Week ahead in markets Markets

U.S. stock fund investors show no fear of King Dollar

U.S. fund investors are in no rush to shore up defences against the strong dollar. The greenback‘s 6% leap over the past six months has flummoxed markets from Turkey to Argentina, whose governments have to repay debt in dollars.

The stronger currency, which makes U.S. exports more expensive to foreign buyers, has also frustrated President Donald Trump, who is trying to reduce U.S. trade deficits.

Yet among the least popular exchange-traded funds (ETFs) this year are “currency hedged” funds, which invest in stocks abroad but strip out the effect of a foreign currency’s performance using derivatives. That makes the funds more resilient in a “King Dollar” world, when the greenback is dominant, which hurts U.S. investors converting foreign stock gains back into dollars.

‘Gone too far’

Some investors are betting that the dollar’s run has gone too far given the risk of seismic U.S. Congressional elections in November or the potential for the U.S. Federal Reserve to slow down the pace of interest rate hikes.

“We’re not really hedged right now even though the consensus is for a strong dollar,” said Komson Silapachai, vice-president of research and portfolio strategy at Sage Advisory Services Ltd. “We think there’s a bigger chance that the market is underpricing the chance for a weaker dollar.”

U.S.-based currency-hedged funds have logged $10.2 billion in withdrawals this year, while their unhedged counterparts have attracted $30.7 billion, according to FactSet Research Systems Inc. That is a break from past practice when investors rewarded currency-hedged funds as the dollar gained.

Hedged funds took in $51.9 billion in 2014 and 2015 as the dollar leapt by more than a fifth, FactSet data shows. Currency-hedged ETFs nearly tripled in number from 20 to 58 from 2014 to 2016 in the United States. The figure has not grown since 2017.

In the more than eight months of the year-so-far, the dollar has depreciated about 2% against the yen but gained more than 3% against both the euro and a basket of top trading partners’ currencies.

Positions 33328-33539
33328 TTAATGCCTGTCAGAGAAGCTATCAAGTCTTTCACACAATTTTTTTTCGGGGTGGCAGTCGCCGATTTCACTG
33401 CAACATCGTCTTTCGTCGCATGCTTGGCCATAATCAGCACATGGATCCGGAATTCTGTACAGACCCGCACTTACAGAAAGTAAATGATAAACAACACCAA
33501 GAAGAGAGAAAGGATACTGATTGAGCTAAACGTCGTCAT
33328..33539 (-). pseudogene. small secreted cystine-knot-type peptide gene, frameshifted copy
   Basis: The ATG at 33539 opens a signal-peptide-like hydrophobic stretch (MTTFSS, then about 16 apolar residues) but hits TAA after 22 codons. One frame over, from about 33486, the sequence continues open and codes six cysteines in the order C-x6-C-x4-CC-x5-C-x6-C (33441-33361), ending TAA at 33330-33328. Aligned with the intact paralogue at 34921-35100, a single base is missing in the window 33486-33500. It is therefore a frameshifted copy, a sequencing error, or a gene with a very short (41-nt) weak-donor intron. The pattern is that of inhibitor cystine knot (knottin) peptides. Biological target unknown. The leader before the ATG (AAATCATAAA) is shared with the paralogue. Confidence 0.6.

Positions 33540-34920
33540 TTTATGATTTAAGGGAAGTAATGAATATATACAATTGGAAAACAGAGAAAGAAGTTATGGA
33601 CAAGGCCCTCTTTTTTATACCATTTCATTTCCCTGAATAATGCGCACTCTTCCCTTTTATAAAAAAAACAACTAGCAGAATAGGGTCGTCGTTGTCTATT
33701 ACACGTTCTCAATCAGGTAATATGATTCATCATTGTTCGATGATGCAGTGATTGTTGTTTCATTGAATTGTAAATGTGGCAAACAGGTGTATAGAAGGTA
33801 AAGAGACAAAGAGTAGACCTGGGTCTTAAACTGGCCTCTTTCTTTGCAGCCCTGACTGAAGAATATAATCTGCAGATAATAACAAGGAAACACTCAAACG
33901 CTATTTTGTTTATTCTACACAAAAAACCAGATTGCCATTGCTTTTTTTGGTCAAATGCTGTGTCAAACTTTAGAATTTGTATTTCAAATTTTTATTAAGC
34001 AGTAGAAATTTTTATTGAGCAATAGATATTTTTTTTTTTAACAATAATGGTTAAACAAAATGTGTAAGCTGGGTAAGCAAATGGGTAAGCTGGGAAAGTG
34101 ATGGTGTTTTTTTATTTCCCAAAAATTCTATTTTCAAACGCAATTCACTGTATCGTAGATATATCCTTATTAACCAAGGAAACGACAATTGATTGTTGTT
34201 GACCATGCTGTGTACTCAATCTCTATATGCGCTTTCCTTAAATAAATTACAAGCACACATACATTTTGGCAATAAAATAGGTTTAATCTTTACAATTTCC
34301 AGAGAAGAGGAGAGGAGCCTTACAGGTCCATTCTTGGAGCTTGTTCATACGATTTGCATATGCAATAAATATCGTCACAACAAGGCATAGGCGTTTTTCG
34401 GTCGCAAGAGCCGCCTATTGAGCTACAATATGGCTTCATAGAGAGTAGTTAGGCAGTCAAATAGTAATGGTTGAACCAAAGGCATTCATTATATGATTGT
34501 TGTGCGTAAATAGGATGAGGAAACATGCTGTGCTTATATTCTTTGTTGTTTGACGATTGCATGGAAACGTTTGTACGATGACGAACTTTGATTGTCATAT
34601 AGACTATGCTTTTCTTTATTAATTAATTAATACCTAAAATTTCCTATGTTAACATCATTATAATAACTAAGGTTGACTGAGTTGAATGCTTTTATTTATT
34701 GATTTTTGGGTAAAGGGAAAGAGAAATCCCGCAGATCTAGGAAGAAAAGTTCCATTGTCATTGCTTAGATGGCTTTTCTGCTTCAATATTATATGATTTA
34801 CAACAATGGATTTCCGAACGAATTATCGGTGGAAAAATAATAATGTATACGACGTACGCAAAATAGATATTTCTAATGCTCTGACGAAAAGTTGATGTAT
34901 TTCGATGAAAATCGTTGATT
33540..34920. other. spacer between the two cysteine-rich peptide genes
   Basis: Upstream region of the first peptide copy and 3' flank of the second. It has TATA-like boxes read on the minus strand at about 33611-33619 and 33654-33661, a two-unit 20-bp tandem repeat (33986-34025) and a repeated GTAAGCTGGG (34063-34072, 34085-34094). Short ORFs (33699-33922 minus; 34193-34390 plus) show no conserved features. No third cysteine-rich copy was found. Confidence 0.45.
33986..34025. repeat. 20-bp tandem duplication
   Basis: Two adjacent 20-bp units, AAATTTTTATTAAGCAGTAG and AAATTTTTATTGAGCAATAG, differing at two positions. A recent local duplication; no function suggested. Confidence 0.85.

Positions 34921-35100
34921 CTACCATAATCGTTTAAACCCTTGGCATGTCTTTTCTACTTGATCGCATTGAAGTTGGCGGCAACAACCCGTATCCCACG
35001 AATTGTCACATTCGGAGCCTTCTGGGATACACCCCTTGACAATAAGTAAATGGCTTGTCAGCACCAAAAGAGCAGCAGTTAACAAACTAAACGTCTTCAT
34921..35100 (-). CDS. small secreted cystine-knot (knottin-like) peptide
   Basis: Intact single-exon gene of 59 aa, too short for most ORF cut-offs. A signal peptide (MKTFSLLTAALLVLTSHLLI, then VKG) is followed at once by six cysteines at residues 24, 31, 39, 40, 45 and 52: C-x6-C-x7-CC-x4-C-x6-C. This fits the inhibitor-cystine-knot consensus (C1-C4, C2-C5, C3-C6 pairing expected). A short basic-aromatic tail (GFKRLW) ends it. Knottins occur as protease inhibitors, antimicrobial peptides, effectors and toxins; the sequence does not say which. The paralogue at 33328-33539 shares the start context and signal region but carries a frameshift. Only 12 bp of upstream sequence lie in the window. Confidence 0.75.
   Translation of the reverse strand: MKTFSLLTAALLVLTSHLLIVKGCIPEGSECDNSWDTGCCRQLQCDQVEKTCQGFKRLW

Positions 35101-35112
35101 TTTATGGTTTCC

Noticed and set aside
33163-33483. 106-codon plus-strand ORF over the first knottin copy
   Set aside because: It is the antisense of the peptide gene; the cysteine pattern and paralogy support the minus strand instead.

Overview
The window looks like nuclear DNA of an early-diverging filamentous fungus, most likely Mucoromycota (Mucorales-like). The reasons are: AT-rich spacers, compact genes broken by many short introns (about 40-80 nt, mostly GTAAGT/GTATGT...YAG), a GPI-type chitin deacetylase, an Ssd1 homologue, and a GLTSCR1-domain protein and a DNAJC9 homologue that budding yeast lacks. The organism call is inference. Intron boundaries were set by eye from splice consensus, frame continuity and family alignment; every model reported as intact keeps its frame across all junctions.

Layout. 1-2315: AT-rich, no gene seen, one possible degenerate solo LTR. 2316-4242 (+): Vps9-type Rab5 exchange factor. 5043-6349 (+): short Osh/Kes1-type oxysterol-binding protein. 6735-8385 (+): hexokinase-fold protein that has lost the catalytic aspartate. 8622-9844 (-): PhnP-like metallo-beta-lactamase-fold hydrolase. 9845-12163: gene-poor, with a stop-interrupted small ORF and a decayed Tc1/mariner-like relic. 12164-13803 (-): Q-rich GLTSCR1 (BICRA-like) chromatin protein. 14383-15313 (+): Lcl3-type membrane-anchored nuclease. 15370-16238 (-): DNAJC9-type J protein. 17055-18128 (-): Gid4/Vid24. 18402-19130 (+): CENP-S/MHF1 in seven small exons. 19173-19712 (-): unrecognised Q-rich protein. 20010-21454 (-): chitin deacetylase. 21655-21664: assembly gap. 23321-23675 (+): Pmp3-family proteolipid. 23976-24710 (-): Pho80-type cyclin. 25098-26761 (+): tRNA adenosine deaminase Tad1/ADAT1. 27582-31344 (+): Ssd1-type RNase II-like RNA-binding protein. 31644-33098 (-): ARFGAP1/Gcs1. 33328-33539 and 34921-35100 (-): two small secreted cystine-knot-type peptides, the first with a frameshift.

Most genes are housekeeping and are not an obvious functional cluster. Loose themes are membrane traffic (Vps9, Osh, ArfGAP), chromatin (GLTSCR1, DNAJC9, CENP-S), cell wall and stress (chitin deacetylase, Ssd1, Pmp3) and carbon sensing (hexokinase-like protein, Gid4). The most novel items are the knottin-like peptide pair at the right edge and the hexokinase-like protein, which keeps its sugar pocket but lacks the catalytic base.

The euro’s decline helped the WisdomTree Europe Hedged Equity Fund, up 5.2% this year, significantly outperform the nearly flat 0.4% return of the unhedged Vanguard FTSE Europe ETF, according to Thomson Reuters’ Lipper research unit.

Nonetheless, the hedged WisdomTree Europe fund hemorrhaged $2.2 billion because of withdrawals this year, far higher than the $755 million investors pulled from the unhedged Vanguard Group Inc. product, Lipper said.

Still, the dollar tends to falter later in the year, especially ahead of U.S. midterm elections, Silapachai said. The November elections could hand control of the U.S. Senate or House of Representatives to Democrats, who are currently in the minority, opinion polls show. The dollar could also falter if rates do not keep rising.

Rising rates attract yield-hunting foreign investors, but the Fed could delay hikes if inflation stays tame or the economy deteriorates. Short-term rates controlled by the Fed are getting closer to topping long-term rates set by the market, an omen for recession.

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Printable version | May 25, 2020 12:32:31 PM | https://www.thehindu.com/business/markets/us-stock-fund-investors-show-no-fear-of-king-dollar/article24781328.ece

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